Clarification for my rambling:  Instead of saying "Those are the rules, magic just works that way," you can strip down the rules, and say "Your mentor back in the day never said anything about this kind of thing working...  You really want to try?  OK, Mr. Reckless Sorceror Toying With Unquantified Arcane Power.  You cast another Shield of Frost on Poor Unwitting Fighter.  (roll some secret GM dice.)  At first, nothing seems to happen.  Then, his face goes red, and one of his eyes veins out like a window cracking.  He appears to be in great pain.  You remember, too late, the words of your old master:  "Everything resonates with magic.  Tip the scales just a little, and things happen.  Watch the ripples carefully, and get wet at your own risk.  Take the human body, for example.  The heart is a gorgeous, ingenious blend of Light and Fire resonances, and is deeply open and sensitive to the resonances of friends and loved ones..."

That's just off the top of my head.  If you've got the fluff all sorted out, the numbers are either unnecessary, or come naturally of themselves.  It makes the GM's job easier, and it also gives players the option of creating/researching their own magical paths within an established and immersive framework, instead of being tied down to rote magic.

I love the resonance thing:  Take that, run with it.  Have Victorian-style anatomical diagrams of the human body, covered in Gothic chicken-scratches pointing out different resonance points, details, etc.  Have roleplaying props, like a mad researcher's hastily scrawled notes on geological resonances and the effects of different nature magics at different latitudes available.  Don't give your players the whole kit'n'kaboodle; tantalize them with anecdotal evidence of long-dead occultists, whispers of tragic and mysterious deaths, a necromantic grimoire that they have to have translated from Aramaic.  Perhaps even have it as a premise that magic is unconquerable, at least in this dimension; nobody knows it all, and the more you know, the more you want to know.  It's an elusive and terrifying element, and the science of it is at once utterly absorbing, and mystifying.  Give players the chance to draw their own conclusions about what will work and what won't, and allow them to research from their character's point of view, instead of drawing from a handy sourcebook and saying "ooh, I can't wait until lv. 9, when I can start learning such and such a spell".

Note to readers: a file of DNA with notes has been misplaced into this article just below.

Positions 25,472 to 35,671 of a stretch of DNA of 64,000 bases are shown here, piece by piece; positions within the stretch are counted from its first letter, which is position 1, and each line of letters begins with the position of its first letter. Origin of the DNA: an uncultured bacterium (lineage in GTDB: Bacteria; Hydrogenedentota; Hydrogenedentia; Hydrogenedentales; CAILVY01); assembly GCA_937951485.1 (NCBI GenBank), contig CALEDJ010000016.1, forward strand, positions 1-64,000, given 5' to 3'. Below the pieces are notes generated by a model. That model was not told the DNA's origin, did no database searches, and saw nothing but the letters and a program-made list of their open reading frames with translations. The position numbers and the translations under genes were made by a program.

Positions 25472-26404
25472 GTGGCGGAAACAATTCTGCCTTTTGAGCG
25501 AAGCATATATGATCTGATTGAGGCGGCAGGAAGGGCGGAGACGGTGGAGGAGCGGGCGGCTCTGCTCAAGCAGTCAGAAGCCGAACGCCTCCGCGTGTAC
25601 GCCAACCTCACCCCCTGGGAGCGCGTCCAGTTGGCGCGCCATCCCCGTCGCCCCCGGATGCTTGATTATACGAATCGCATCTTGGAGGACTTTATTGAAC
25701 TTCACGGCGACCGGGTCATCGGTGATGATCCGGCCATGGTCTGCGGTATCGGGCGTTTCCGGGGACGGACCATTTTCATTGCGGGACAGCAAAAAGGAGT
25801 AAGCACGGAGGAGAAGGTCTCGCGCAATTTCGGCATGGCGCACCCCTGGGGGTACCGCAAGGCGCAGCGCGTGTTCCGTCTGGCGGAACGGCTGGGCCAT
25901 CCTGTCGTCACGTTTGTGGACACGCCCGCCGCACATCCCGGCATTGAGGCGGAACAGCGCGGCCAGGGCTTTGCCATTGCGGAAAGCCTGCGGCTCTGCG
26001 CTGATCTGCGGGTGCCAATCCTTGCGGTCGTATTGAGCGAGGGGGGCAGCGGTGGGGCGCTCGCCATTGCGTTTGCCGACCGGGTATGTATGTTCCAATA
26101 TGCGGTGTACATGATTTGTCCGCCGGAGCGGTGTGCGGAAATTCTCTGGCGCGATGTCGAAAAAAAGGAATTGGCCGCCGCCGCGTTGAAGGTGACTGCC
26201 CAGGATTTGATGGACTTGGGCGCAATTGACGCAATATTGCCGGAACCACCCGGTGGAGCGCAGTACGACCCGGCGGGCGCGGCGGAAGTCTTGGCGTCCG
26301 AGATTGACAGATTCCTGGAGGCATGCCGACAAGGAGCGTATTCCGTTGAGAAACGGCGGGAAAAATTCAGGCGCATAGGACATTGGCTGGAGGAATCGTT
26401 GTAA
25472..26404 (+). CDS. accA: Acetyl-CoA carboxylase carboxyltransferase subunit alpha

I'm going to stop ranting now, I hope this helped.
Logged
Rubbermancer
Member

Posts: 51


« Reply #4 on: September 22, 2011, 10:34:12 AM »

I realize, belatedly, that I perhaps offered criticism on an aspect of the game for which you weren't seeking criticism.  I apologize.  But giving my last post a spin, you could still use that sort of "mysterious, low-magic" fluff to inspire spell names.  Think about what kind of people came up with these spells in the first place.  Make them historical figures within the setting, and think about their research process.  Perhaps a blend of magic research and seismology or sonics would be appropriate, if you're using the resonance thing; great copper-and-clockwork instruments for picking up resonances that would otherwise be invisible, and quantifying them.  Thinking about the background of magic and occult science in this way will probably inspire some pretty cool spell ideas, and also give you a good picture of the drawbacks inherent in different magical methods.
Logged
Richard
Member

Posts: 14


WWW
« Reply #5 on: September 23, 2011, 04:27:20 AM »